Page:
Parkers Crossroads in Henderson County, Tennessee — The American South (East South Central)
The Lexington-Huntingdon Road
The Historic Road
In front of you is the original roadbed of the Lexington-Huntingdon Road. This road, which figured so prominently in the Battle of Parker's Crossroads, connected the county seats of Henderson and Carroll counties, respectively. Before the railroad, this road was the primary transportation route. With the coming of the railroad, however, roads became secondary commercial routes. Stage companies no longer maintained the roads they formerly traveled. Men, whose tax burden included one day each month of road repair and maintenance, neglected their duties. Roads fell into disrepair.
By the time of the Civil War, traveling roads in any rural area was unpleasant at best. Dusty and rutted during dry weather, they became almost impassable when wet and muddy. Snow, sleet, and rain marked the two weeks before the Battle of Parker's Crossroads. A caisson with ammunition weighed over 3,800 pounds, a loaded battery wagon about 1,290 pounds. A 12-pounder gun and limber with ammunition and implements weighed a whopping 3,875 pounds. Teams pulling these heavy military vehicles over a road churned to mud by cavalry
Demise of the Old Road
In the late 1920s, the Tennessee Highway Department began making plans to relocate the road. William R. Britt, the great-grandson of Dr. John Parker, wrote to the newspaper protesting the relocation because of the road's connection to the Battle of Parker's Crossroads. "Let us all insist the road cross at its old crossing at this historic battle field" he implored.
In spite of Mr. Britt's plea, the road was relocated and straightened in 1931. The new road, now SR 22, passed about 150 feet west of the original crossroads. It is fortunate that the road was relocated. If it had not been, the old roadbed and an important part of the battlefield would have been destroyed.
Erected by Parker's Crossroads Battlefield Association.
Topics. This historical marker is listed in this topic list: War, US Civil. A significant historical year for this entry is 1931.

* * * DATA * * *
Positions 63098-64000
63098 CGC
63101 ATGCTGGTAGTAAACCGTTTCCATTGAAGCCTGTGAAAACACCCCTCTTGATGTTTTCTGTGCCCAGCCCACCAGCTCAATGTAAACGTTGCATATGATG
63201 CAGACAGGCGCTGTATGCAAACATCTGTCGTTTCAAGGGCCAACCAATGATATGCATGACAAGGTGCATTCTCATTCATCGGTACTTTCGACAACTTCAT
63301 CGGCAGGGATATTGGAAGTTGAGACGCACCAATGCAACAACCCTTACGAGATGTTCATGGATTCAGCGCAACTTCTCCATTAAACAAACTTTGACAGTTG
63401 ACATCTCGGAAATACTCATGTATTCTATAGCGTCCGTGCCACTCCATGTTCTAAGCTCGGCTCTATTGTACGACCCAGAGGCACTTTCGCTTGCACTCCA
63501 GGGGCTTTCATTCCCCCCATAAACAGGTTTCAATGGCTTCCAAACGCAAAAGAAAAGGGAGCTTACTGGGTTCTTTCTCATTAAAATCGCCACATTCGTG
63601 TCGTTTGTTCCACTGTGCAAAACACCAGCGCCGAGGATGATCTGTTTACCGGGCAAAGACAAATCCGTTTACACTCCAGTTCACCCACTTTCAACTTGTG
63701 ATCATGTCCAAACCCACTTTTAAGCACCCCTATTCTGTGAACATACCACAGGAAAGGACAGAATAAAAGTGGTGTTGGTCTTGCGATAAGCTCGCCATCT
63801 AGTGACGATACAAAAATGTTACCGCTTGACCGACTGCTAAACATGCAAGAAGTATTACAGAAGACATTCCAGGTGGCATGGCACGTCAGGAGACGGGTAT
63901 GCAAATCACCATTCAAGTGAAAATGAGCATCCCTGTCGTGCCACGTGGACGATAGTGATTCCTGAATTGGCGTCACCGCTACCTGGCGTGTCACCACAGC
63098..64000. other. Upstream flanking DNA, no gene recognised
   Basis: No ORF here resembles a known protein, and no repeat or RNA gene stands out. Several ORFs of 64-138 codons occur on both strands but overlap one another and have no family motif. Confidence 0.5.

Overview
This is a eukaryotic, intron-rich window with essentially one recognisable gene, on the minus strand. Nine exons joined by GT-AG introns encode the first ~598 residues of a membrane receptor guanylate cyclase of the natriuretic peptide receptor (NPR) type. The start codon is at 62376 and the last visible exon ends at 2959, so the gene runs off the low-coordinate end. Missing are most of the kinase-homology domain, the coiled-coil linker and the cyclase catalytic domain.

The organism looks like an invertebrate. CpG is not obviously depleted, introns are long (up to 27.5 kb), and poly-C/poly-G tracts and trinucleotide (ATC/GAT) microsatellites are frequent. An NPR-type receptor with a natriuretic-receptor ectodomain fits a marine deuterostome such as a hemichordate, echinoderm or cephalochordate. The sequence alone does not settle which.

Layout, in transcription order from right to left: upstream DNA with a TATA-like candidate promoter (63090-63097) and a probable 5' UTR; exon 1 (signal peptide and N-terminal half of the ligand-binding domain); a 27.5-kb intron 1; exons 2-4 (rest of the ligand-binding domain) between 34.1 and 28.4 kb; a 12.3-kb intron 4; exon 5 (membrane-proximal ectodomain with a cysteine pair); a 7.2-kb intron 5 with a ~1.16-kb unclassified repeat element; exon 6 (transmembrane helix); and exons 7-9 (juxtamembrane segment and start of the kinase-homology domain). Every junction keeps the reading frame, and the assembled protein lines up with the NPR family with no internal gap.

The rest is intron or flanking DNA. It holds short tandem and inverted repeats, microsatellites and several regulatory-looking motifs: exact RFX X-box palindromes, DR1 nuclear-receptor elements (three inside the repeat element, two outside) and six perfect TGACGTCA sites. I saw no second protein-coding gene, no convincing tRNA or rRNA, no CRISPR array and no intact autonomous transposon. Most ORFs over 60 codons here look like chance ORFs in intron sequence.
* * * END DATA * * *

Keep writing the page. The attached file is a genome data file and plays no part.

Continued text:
Location. 35° 47.267′ N, 88° 23.36′ W. Marker is in Parkers Crossroads, Tennessee, in Henderson County. Marker can be reached from Federal Lane, 0.2 miles east of Tennessee Route 22, on the right when traveling east. The marker is along the South Loop Walking Trail, at Stop 7 of the Parker's Crossroads Driving Tour. Touch for map. Marker is in this post office area: Wildersville TN 38388, United States of America. Touch for directions.
Other nearby markers. At least 8 other A Very Successful Campaign (within shouting distance of this marker); McPeake Cabin (within shouting distance of this marker); 39th Iowa Infantry Regiment (within shouting distance of this marker); Withdrawal to the Split-Rail Fence (about 300 feet away, measured in a direct line); Lt. Col. Alonzo Napier (about 300 feet away); Nathan Bedford Forrest (about 300 feet away); Battle of Parker's Crossroads (about 300 feet away); Three Desperate Charges (about 300 feet away). Touch for a list and map of all markers in Parkers Crossroads.
More about this marker. The marker includes a modern photograph of the road trace captioned, "The old road is clearly visible in this photograph taken at Parkers Crossroads City Park, where a line of trees defines the edge of the historic road. The line of trees continues south, where it borders the walking trail on the north portion of the battlefield. Another line of trees; further evidence of the old road, can be seen on the north side of the entrance to the city park." On the right is a drawing of what appears to be Union horse artillerymen whipping their tired horses over a muddy road.
Additional keywords. Parkers Crossroads
Credits. This page was last revised on May 31, 2021. It was originally submitted on March 20, 2014, by David Graff of Halifax, Nova Scotia. This page has been viewed 480 times since then and 12 times this year. Photos: 1. submitted on May 28, 2021, by Shane Oliver of Richmond, Virginia. 2. submitted on March 20, 2014, by David Graff of Halifax, Nova Scotia. 3. submitted on August 22, 2015, by Brandon Fletcher of Chattanooga, Tennessee. 4, 5. submitted on May 28, 2021, by Shane Oliver of Richmond, Virginia. • Bernard Fisher was the editor who published this page.